Question Answered: Bank agnostic models

Published: Sep 2015

This issue’s question

“The bank agnostic model is becoming ever more popular among large Western corporates – but how easily can this be achieved in Asia? Also, what technologies or developments in the region should corporate treasurers be looking out for as a means to foster a bank agnostic operating environment?”

Luke Waddington, Head of Global Markets APAC, e-Business, BNP Paribas

Luke Waddington

Head of Global Markets APAC, e-Business
BNP Paribas

In Asia Pacific (APAC), there is a demand – especially in the MNC space – for bank agnostic offerings. As the region covers a range of different geographies, it’s quite expensive from a treasury perspective to be able to deal in all of the countries required. Here, we see a trend for corporates to operate a centralised treasury model (as much as possible), from a regional ‘hub’ from which they can carry out operations and transactions across all of the different geographies. A bank such as BNP Paribas, with a presence in 14 markets in APAC, can offer quite a lot of the functionality required by corporate centralisation – but not all banks operate with such scope. Therefore, there is a gap in the market which a rising number of multi-dealer platforms are filling. They provide the functionality for a corporate to operate centrally but deal across the region, adhering to local regulations and restrictions.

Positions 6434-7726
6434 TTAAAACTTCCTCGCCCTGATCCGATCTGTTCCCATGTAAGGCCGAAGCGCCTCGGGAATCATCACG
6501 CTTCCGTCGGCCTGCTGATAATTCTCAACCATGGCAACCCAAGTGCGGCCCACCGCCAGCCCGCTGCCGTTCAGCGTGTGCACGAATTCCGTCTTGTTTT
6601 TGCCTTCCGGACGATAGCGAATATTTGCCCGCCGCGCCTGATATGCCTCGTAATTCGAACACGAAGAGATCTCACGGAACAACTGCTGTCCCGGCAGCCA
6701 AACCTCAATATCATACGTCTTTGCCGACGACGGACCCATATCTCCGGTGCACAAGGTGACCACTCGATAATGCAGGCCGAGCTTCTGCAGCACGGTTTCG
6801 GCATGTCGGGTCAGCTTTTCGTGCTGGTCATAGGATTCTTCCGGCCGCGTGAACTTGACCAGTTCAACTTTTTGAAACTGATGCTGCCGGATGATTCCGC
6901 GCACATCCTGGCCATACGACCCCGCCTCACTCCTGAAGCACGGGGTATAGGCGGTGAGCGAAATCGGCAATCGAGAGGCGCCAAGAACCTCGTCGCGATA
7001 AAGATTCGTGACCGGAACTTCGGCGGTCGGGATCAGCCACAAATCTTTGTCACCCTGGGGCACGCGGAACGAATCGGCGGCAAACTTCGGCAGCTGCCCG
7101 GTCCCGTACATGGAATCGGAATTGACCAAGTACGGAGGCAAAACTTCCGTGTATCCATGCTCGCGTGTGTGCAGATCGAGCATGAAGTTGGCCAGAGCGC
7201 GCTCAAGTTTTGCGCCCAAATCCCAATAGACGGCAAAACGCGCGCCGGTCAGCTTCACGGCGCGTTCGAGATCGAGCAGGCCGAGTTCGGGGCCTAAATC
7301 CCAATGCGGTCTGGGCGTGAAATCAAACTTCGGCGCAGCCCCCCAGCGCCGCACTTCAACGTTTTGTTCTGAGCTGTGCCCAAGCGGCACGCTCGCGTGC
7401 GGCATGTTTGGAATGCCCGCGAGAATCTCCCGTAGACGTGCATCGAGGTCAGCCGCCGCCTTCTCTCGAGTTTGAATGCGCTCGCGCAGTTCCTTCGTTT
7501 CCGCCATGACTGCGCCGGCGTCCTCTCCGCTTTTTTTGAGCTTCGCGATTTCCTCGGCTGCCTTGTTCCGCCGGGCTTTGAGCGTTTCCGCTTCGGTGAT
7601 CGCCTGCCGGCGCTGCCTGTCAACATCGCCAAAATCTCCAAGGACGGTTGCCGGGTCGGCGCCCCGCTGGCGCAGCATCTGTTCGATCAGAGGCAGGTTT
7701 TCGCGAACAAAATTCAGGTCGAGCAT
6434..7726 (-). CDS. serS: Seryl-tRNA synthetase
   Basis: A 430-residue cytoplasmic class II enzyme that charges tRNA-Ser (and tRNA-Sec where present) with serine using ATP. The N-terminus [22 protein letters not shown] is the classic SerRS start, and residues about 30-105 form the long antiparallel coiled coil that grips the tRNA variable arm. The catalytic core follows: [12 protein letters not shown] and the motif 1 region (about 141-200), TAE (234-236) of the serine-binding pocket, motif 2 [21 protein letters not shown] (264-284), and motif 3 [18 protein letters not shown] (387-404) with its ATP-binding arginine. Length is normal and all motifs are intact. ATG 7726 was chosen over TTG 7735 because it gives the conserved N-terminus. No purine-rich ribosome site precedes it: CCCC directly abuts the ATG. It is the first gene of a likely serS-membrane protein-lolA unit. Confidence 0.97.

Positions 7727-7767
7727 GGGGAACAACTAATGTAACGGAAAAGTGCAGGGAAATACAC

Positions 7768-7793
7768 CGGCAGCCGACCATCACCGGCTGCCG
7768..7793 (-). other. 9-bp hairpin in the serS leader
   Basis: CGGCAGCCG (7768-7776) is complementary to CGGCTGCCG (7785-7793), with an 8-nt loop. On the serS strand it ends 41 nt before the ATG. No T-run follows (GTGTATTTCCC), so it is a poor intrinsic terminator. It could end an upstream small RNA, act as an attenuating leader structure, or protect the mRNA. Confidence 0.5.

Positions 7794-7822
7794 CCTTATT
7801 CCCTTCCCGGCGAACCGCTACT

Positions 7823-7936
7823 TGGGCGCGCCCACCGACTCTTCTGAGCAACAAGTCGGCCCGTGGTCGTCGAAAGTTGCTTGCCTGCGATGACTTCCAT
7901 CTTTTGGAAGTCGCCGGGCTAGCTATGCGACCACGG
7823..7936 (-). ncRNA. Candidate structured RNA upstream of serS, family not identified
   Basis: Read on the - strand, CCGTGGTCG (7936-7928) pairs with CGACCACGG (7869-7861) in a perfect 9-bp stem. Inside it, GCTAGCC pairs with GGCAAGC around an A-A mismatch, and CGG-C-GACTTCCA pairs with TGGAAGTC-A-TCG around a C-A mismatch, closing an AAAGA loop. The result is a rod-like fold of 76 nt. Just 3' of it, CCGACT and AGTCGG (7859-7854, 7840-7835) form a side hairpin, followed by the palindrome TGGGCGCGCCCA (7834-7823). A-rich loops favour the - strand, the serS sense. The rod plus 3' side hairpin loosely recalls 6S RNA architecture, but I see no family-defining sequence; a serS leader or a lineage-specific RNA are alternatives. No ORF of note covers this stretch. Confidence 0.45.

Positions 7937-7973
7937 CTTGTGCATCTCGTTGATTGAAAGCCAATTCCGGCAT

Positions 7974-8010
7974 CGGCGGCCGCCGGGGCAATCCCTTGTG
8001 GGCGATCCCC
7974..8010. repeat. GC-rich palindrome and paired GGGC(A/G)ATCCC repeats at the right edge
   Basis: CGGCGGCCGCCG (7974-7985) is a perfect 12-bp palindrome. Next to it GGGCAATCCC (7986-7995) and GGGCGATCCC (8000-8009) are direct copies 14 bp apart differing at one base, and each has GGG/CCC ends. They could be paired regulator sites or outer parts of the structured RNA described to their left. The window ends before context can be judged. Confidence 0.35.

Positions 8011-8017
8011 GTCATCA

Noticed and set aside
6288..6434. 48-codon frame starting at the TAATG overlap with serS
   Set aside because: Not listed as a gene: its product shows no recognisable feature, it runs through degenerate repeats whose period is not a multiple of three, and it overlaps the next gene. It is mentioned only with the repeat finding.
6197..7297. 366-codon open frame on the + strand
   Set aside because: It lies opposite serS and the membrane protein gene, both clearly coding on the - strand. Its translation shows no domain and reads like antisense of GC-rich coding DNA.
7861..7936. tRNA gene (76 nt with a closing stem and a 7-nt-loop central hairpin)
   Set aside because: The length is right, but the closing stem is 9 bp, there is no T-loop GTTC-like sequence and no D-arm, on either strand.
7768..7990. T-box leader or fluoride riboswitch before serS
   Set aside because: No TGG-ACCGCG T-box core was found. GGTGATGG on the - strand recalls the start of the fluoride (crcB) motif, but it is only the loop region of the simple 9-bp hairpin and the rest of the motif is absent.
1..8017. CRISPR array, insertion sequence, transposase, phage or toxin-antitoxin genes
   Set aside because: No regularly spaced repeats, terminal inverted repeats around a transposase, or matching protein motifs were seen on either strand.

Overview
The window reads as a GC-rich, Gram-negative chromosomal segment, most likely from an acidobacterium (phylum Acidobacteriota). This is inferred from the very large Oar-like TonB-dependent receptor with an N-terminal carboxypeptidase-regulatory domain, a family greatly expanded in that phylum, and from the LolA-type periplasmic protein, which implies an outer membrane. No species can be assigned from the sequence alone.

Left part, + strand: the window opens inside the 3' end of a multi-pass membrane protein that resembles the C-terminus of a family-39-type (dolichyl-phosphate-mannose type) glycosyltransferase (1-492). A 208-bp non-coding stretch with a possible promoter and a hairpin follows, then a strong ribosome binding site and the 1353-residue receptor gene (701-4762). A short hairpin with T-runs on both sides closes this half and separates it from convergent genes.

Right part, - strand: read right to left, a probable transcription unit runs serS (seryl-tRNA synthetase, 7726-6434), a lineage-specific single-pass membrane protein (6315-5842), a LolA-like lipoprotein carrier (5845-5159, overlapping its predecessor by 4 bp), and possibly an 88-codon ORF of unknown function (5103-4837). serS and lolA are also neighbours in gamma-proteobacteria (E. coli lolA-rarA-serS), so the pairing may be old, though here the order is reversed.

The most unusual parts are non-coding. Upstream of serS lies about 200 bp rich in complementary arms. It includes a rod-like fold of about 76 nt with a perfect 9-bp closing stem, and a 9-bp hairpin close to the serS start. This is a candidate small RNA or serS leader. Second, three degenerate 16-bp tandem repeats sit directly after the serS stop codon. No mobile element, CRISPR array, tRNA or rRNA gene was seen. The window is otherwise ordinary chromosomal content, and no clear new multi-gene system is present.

Despite pick-up in the use of bank agnostic platforms, there remain some regional considerations. In APAC, there are restricted currencies and various regulations around transactions in the payments space, for instance, where the execution of those services has to remain onshore in that particular country. This introduces complexity in terms of the workflow; ensuring compliance, but also trying to give a degree of scale and central management to that process. For BNP Paribas, it is a case of making sure the appropriate technical workflows are in place onshore to deal with regulation and any restrictions. But, for every bank to do that individually, it is quite expensive. A central platform can act almost as a universal utility for both the bank and client in a cost-efficient manner.

Moreover, beneficial for corporates is the competitiveness that platforms bring to the market. By having aggregated services, they get the opportunity of aggregated pricing. Another advantage that corporate treasurers should be looking at is that of desktop ‘real estate’ considerations. For many companies, they have multiple banks servicing them and the ability to display data from each on one desktop is a challenge. A multi-dealer platform allows everything to be consolidated in one space and easily allows corporates to either work with their banks in aggregate or through an individual correspondent.

The uptake of bank agnostic platforms is somewhat sluggish in Asia. The reasons are understandable as there needs to be improvement in the pre-trade and post-trade areas as bank agnostic platforms are largely geared around execution. Certain abilities are not available on platforms: access to account balances, deposit balances and revaluation statements, the ability to roll deposits and interact with actioned transactions and access to research on certain markets, for instance. So, although there will be a rise in bank agnostic execution, there will always be a place for the banks’ delivery of those services.